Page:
Paul Klinkman said:

In several ways I'm a technological moderate.

I believe that you can't talk as much fluent geek as you want in business meeting.  We use consensus process, and about 1/4 of the business meeting has trouble even with basic technology concepts.

I'm coming late to this discussion, but find myself a bit concerned about a need for balance as we look as we look at how to turn around meetings. 

In my last meeting, new attenders were so valued that we automatically accommodated to the point of losing our anchor. The most egregious was a move to eliminate God language to avoid "insulting" anyone. That was when I left a meeting I helped start. 

What are the essentials that we need to preserve and teach in order to maintain and practice the soul of Quakerism? If we can figure out and practice that while opening up the rest, then Quakerism will provide a home for some seekers. 

I intentionally use the word some. We can't be everything to everybody. 



Stephanie Stuckwisch said:"In my last meeting, new attenders were so valued that we automatically accommodated to the point of losing our anchor. The most egregious was a move to eliminate God language to avoid "insulting" anyone. That was when I left a meeting I helped start."

Hello, Stephanie!  I think you make a good point here.  Opening up to new attenders does not mean that a meeting needs to become a "doormat" for whoever knocks at the door!  My experience is that meetings are usually not responsive enough to newcomers, rather than too responsive.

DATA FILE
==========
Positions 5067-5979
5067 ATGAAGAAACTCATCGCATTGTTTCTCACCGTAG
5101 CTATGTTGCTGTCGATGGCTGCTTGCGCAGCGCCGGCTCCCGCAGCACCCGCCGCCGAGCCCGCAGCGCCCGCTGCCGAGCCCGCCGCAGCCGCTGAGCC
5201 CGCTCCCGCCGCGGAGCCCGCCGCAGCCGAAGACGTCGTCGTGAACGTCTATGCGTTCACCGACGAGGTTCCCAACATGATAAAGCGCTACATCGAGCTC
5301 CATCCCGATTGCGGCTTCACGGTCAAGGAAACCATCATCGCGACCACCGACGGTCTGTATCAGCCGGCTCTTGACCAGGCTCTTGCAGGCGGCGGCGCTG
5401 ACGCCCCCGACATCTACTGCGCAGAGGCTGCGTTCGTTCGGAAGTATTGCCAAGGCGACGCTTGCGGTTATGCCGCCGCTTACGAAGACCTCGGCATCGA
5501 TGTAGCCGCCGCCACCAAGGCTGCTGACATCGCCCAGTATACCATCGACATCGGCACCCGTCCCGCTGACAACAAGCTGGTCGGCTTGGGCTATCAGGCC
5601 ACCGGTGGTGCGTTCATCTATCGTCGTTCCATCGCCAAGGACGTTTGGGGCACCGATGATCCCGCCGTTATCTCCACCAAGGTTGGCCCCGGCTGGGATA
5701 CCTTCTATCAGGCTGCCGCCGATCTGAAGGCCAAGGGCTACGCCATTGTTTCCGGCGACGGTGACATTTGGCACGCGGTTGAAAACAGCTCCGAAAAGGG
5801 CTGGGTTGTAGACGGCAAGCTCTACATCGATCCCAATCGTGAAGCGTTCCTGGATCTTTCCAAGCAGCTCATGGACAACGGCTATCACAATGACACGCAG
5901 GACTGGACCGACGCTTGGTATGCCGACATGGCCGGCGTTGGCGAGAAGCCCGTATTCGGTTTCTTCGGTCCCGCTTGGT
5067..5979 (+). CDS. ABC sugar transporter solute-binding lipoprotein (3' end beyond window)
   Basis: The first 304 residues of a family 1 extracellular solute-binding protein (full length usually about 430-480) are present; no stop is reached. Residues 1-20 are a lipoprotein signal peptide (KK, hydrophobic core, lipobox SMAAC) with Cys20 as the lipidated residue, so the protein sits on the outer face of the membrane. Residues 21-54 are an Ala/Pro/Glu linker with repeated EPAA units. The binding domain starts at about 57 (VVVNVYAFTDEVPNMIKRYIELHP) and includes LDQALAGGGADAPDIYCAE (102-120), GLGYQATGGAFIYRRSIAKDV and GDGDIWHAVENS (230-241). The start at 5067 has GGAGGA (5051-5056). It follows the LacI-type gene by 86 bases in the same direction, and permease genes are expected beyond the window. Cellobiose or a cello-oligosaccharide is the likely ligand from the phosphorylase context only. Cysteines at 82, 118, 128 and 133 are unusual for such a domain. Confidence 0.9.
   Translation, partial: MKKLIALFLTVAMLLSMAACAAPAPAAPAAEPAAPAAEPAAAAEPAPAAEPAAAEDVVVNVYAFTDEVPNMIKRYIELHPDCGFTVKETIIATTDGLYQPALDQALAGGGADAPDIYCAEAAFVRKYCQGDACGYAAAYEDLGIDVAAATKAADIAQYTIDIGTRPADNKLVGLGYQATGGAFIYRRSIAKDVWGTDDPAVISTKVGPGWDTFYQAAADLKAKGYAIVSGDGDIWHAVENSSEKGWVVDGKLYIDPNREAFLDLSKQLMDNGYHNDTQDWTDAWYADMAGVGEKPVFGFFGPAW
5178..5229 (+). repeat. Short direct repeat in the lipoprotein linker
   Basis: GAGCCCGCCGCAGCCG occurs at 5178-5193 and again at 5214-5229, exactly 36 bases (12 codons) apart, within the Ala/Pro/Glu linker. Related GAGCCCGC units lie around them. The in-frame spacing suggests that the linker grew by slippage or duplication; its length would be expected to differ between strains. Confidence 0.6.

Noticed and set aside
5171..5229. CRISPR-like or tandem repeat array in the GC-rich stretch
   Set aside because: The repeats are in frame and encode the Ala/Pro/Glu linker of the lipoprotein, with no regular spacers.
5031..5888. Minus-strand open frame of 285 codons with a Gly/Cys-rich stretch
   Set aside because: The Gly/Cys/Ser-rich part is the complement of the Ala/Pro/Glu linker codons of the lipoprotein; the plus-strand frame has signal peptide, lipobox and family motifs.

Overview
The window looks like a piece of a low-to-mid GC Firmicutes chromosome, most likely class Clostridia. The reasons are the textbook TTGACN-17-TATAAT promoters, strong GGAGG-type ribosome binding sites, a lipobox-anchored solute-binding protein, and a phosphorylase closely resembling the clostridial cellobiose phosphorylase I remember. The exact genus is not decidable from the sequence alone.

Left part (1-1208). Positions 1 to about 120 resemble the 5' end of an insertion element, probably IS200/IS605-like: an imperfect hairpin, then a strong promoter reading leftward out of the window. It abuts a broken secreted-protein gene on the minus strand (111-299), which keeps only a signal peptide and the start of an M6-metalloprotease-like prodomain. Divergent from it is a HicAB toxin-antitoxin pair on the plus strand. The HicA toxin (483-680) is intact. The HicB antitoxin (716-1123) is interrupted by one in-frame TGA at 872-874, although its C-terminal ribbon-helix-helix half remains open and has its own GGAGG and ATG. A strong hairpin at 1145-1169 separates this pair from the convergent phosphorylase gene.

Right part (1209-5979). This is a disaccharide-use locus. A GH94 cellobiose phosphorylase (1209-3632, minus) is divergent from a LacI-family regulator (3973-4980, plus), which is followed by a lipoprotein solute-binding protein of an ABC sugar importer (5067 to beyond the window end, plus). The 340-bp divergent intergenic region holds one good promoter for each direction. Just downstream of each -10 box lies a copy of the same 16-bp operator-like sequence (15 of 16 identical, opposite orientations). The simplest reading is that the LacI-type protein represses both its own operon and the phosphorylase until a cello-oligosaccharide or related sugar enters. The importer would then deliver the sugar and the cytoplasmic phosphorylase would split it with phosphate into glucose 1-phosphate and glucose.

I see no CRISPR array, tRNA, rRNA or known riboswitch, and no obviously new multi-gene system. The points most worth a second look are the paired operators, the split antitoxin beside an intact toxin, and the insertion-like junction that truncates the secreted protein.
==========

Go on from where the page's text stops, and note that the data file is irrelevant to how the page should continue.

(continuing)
By the way, my wife and I were instrumental in starting a new meeting, and then found ourselves disfellowshipped when we balked at the direction it took.

I agree, Stephanie. This is one of my favorite aspects of the Natural Church Development paradigm. Every church (gathered body of believers) needs a  center, and that center should be God. But what that looks like will differ depending on what the starting point. For many liberal meetings, the social justice and organizing elements (which function equally well in the secular and spiritual realms) of God-at-the-center is strong. However, the transforming power of the Holy Spirit and a clear commitment to the Gospel could be improved. For other bodies, the starting point is different, so the areas where the body needs to grow are different.

Jesus' ministry is so instructive in thinking about how to treat newcomers and visitors. He didn't ask about people's theology before teaching, healing and loving them. In fact, he got a special satisfaction out of the fact that non-Jews were coming to him for healing and transformation. But while he was eager to meet the legitimate needs of all comers, they didn't get to pick what Gospel they heard. They didn't get to wordsmith the Lord's prayer.

Jesus taught with authority, then passed that authority onto us, as long as we do what he commands. So we should love all who come and serve all who come and teach all who come (and go out and bring in folks who don't come on their own initiative). However, every person who comes in the door shouldn't get to redefine what it means to be a Friend.

Stephanie Stuckwisch said:

I'm coming late to this discussion, but find myself a bit concerned about a need for balance as we look as we look at how to turn around meetings. 

In my last meeting, new attenders were so valued that we automatically accommodated to the point of losing our anchor. The most egregious was a move to eliminate God language to avoid "insulting" anyone. That was when I left a meeting I helped start. 

What are the essentials that we need to preserve and teach in order to maintain and practice the soul of Quakerism? If we can figure out and practice that while opening up the rest, then Quakerism will provide a home for some seekers. 

I intentionally use the word some. We can't be everything to everybody.